The over-the-top (OTT) video market is no doubt growing, with services such as Viu, iQIYI, meWATCH and Disney+ all fighting to get a piece of the OTT pie in Asia Pacific. Last April, Magna predicted that OTT ad spending will hit US$5 billion this year, and despite the COVID-19 […]
Meanwhile, global tech market advisory firm ABI Research said that the OTT video market will surpass US$200 billion by 2024, with 90% of that value fueled by subscription and advertising revenue. According to the study, new services such as Disney+ and Apple TV+, coupled with aggressive pricing and packaging, and continued expansion by incumbents are pushing the subscription video on demand market to new heights. The report added that subscriptions in the Asia Pacific region have grown significantly, driven by key services such as iQIYI/Baidu, Tencent, Youku Tudou/Alibaba Group in China, and increasing opportunities in India.
Havas Group’s chairman and CEO, India and Southeast Asia, Vishnu Mohan, told Marketing that there is both a bigger growth potential and need for OTT in Asia than other geographies, especially from an advertising perspective for marketers. The ability of OTT platforms to drive significant subscription revenue in third world economies is a challenge, he explained, and hence most of them would be ad supported for their survival and growth.
“This coupled with the large mobile base which would remain as the primary entertainment media for many would definitely make this one of the most potent medium for the forseeable future,” he added. Barring very mass market products where efficiency trumps any other metrics, Mohan said OTT is already relevant for all other brands, adding:
The preferred method to trial the platform would involve a small scale test with highly targeted, bespoke communication and a measurement plan priced into the test, for greater understanding and benchmarking.
On the other hand, while it might be true that Asia does have a bigger potential when it comes to OTT, Omnicom Media Group Asia Pacific’s chief investment officer Paul Shepherd said the content and content remuneration will need to be customised to each market. Regardless of which country, it boils down to what the user behaviour and where the scale of viewership lives. In some markets this could be traditional TV and in many other markets, it will be mobile-enhanced viewership, he explained.
Regionally, excluding search and traditional social, Shepherd said he foresees OTT forming less than 5% of the digital pie in 2020 but the industry will certainly see OTT rise to about 20% in the next four to five years. He added that a question he is sometimes asked is whether OTT in Asia Pacific will catch up to the growth the industry has witnessed in the US.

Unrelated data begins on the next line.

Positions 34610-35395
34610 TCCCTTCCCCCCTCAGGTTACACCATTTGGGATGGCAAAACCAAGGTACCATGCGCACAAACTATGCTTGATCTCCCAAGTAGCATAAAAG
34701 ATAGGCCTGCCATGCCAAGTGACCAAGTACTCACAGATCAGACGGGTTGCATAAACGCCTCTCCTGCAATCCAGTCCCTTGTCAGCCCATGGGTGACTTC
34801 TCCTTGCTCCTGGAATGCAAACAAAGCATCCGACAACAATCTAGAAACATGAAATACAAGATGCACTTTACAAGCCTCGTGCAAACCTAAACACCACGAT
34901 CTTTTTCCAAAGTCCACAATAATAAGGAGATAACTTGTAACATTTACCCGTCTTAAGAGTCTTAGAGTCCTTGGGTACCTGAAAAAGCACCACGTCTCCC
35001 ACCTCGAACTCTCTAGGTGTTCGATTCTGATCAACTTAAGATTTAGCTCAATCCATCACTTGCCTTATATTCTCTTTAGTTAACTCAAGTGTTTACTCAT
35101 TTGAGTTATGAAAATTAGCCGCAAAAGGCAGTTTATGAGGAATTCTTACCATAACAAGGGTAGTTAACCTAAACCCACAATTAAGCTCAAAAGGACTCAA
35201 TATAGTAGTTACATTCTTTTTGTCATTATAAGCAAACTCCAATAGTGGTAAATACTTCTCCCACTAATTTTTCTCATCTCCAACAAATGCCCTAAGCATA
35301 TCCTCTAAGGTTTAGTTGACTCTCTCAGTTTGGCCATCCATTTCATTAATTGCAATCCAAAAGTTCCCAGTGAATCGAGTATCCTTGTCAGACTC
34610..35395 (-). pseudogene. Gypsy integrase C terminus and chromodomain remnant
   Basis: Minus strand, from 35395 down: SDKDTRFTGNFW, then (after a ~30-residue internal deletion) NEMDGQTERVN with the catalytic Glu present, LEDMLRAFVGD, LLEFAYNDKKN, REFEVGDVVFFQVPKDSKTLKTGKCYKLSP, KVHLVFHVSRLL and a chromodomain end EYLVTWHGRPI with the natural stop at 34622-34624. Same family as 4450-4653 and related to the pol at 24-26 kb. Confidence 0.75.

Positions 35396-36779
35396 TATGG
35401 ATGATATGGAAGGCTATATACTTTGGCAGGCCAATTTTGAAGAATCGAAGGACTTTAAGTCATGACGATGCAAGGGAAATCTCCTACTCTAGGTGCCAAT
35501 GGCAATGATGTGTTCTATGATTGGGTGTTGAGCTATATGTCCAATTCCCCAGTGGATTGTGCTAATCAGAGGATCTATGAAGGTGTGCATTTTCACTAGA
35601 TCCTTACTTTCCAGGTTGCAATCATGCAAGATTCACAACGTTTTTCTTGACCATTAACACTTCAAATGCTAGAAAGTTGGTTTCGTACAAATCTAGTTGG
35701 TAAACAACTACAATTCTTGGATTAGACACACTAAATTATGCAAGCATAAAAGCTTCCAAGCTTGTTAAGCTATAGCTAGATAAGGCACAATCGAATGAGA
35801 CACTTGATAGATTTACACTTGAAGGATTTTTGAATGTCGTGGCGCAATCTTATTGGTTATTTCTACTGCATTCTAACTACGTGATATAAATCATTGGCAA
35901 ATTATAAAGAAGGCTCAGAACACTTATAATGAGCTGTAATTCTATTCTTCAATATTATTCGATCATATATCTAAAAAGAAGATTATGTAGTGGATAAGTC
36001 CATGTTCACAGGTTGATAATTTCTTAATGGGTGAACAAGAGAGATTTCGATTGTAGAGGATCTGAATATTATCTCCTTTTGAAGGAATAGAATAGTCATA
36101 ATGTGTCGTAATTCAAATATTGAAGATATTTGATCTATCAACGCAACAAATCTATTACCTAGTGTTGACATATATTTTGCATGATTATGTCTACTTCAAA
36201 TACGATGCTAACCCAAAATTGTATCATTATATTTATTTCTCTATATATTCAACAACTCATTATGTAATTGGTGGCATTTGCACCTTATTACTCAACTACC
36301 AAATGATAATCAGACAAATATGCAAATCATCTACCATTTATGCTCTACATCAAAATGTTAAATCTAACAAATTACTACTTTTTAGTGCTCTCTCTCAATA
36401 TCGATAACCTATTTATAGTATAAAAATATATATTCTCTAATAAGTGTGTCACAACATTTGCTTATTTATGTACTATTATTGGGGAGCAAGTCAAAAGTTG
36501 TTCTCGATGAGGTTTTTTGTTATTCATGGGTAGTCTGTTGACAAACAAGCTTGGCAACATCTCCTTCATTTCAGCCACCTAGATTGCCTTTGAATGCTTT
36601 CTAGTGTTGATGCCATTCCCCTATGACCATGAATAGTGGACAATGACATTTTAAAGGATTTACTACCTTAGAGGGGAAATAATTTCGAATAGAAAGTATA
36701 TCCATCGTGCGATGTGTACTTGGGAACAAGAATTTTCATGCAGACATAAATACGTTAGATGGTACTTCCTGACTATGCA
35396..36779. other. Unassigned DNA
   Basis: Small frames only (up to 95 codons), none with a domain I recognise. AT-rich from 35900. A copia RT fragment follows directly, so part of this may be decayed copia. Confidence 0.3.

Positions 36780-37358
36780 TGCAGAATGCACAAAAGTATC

According to Shepherd, it is really hard to compare OTT in Asia Pacific to markets such as the US simply because they are very different ad markets. In the US, linear and cable today command major share. While, YouTube in the US is growing, it does not enjoy the same share as YouTube does in Asia Pacific.
Are the ad dollars flowing in?
The OTT industry hit a slight bump in the road when Singtel’s OTT service, HOOQ, filed for liquidation in March this year. The closure was driven by structural changes in the OTT video market and its competitive landscape, its spokesperson previously told Marketing. “Global and local content providers are increasingly going direct, the cost of content remains high, and emerging market consumers’ willingness to pay has increased only gradually amidst an increasing array of choices,” the spokesperson added.
Nonetheless, despite the demise of HOOQ and the COVID-19 headwinds faced by several industries, it is safe to say that ad dollars are still rolling in for OTT.
Singapore-based Mediacorp’s VP, digital sales and solutions, Jennifer Chase, told Marketing that it has seen “strong growth” in OTT ad dollars across different sections. While Chase did not specify the sectors, she added that there has been a “strong increase in its OTT media consumption at 46% year-on-year on meWATCH, its OTT platform for local content.
Formerly known as Toggle, the OTT service was rebranded to meWATCH last November. According to Chase, reach and its audience segment are usually the clients’ top priority. In addition to that, viewability and the ability to track these two aspects are also important and Chase explained that the company has integrated the open measurement SDK into its apps. This means that clients can track viewability with accredited vendors.